Quarantine and stream: music

It’s an odd time of self-isolation, and many people have to dig for the upsides of a new normal. The good news is that quarantining doesn’t have to be boring — it’s a chance to catch up on all of the streaming, reading and listening you’ve wanted to catch up on for months. The Talisman has your back with our list of shows, movies, podcasts, books and new music releases that you can indulge in from your living room. Stay home, and thank us later! Crank up these tunes and dance your stress away.

“Persona Non Grata” 

Bright Eyes

The emo band’s first single in nine years, “Persona Non Grata,” hit airwaves on March 24. The group posted a personal statement on their Instagram account, saying the untitled album will be released this year “no matter what.” The single will resonate with millennials who kept their 2005 album, “I’m Wide Awake, It’s Morning,” on repeat. Conor Oberst and company sound mostly the same, but this time, there’s bagpipes.

“The Neverending Story”

Jay Electronica

From the debut album “A Written Testimony,” Jay Electronica teams up with Jay-Z and The-Dream for the record’s fourth track, a song named after the 1984 film about a young boy’s battle after reading a magic book. The opening lyrics ask, “Have you ever heard the tale of the noblest of gentlemen who rose up from squalor?” Electronica’s magic book is the Quran, and his fight seems to be against the fame that the rap world brings along with it. 

“The Birthday Party”

The 1975

Released on Feb. 19, “The Birthday Party” is the fourth single from The 1975’s soon-to-be-released album. The song, laced with a saxophone solo, has added to the hype of the much-anticipated album “Notes on a Conditional Form.” The 1975’s manager, Jamie Osborne, hit Twitter on March 25 to answer fans’ questions about the new music, writing that “Notes on a Conditional Form” release will make it to the public in perfect timing.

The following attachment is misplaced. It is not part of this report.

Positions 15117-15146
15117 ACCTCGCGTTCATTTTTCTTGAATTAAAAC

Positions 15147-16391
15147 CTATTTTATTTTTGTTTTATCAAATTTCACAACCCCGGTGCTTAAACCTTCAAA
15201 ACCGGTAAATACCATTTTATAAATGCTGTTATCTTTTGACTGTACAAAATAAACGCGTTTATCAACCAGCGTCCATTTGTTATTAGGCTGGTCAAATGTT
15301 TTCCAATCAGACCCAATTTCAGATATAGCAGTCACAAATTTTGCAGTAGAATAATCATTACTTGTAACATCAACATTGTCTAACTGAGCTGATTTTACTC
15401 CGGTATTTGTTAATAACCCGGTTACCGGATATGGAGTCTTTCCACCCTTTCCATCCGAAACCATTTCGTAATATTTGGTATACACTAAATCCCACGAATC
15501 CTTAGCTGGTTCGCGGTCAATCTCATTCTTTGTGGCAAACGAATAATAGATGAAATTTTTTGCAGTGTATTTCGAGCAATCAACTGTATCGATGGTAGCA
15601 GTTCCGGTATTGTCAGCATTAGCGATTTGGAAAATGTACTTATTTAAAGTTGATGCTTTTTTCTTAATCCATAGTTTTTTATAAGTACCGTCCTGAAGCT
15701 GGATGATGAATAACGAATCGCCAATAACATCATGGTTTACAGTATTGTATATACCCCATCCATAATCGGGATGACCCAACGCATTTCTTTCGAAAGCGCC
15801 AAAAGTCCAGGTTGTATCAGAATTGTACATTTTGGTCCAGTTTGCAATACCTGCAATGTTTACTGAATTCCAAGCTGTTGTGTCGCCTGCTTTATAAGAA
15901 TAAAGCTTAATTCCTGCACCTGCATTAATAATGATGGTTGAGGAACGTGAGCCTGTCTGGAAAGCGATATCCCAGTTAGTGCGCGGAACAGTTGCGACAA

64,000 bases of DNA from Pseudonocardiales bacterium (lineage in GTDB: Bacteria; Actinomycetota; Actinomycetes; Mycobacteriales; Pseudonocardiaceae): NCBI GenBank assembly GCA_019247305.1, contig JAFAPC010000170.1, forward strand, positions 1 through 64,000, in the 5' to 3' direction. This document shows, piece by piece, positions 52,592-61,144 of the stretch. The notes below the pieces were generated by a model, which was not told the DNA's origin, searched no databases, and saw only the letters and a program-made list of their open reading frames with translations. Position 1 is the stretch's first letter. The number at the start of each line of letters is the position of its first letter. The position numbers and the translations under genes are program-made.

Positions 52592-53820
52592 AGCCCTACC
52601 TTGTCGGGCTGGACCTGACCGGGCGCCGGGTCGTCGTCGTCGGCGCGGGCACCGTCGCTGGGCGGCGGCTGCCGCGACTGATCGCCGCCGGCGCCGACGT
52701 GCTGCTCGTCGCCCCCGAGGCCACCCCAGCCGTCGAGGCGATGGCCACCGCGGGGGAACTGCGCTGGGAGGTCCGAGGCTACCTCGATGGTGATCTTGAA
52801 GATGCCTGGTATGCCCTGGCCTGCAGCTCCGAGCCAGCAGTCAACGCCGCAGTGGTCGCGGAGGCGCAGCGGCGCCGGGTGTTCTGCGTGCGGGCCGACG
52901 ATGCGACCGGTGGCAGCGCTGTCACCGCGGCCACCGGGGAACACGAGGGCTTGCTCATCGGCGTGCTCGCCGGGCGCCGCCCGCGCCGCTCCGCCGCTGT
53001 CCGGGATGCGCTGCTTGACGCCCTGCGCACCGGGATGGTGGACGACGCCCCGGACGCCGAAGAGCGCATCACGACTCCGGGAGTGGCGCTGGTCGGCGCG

“It’s perfect for right now … It’s just so deep,” Osborne tweeted. 


The Weeknd

Abel Tesfaye, known by stage name The Weeknd, dropped his fourth studio album, “After Hours,” in March. Fans have since speculated about the Bella Hadid undertones, believing Tesfaye lyrically discloses troubles of the couples on and off relationship on the album. The Micheal Jackson-esque, dreamy R&B collection features a seemingly candid, chiller “Snowchild” as the fifth track. Co-written by Toronto-born Tesfaye, the song explores his childhood dreams of a music career and the disappointment of its realities.


“Saint Cloud”


If a slow Sunday in the South were a song, it would be “Saint Cloud.” Katie Crutchfield released her fifth studio album under the moniker Waxahatchee in March, paying tribute to her fathers’ hometown of St. Cloud, Florida, in the title of both the album and song. The last track on “Saint Cloud” takes an introspective look at the world of both big cities and small towns, graced with the lovely country-folk feel Crutchfield is known for. 


Dixie Chicks

The Dixie Chicks gave fans a taste of their eighth studio album with the first single “Gaslighter.” The album’s title track, released in March, was produced by the award-winning Jack Antonoff. Antonoff has been praised for his work on Lana Del Rey’s “Norman F***ing Rockwell” and Taylor Swift’s “Lover.” The highly-anticipated album will be the first in 14 years for the country trio and hits airwaves on May 1.

“Reasons I Drink”

Alanis Morissette

With her spotlight-grabbing “Jagged Little Pill” set to hit Broadway as a musical in 2020, Alanis Morissette will also celebrate the album’s 25th anniversary with a new record. “Reasons I Drink” was released in February, and Morissette plans to tour her album “Such Pretty Forks” on the road with fellow female rockers Liz Phair and Garbage.

“Murder Most Foul”

Bob Dylan

The folk legend returned with a new song in March — a 17-minute ballad about the 1963 murder of John F. Kennedy. Dylan eerily tells the story of the president’s assassination by setting up the fateful day in Dallas, singing, “The day they blew out the brains of the king, thousands were watching — no one saw a thing” in “Murder Most Foul.”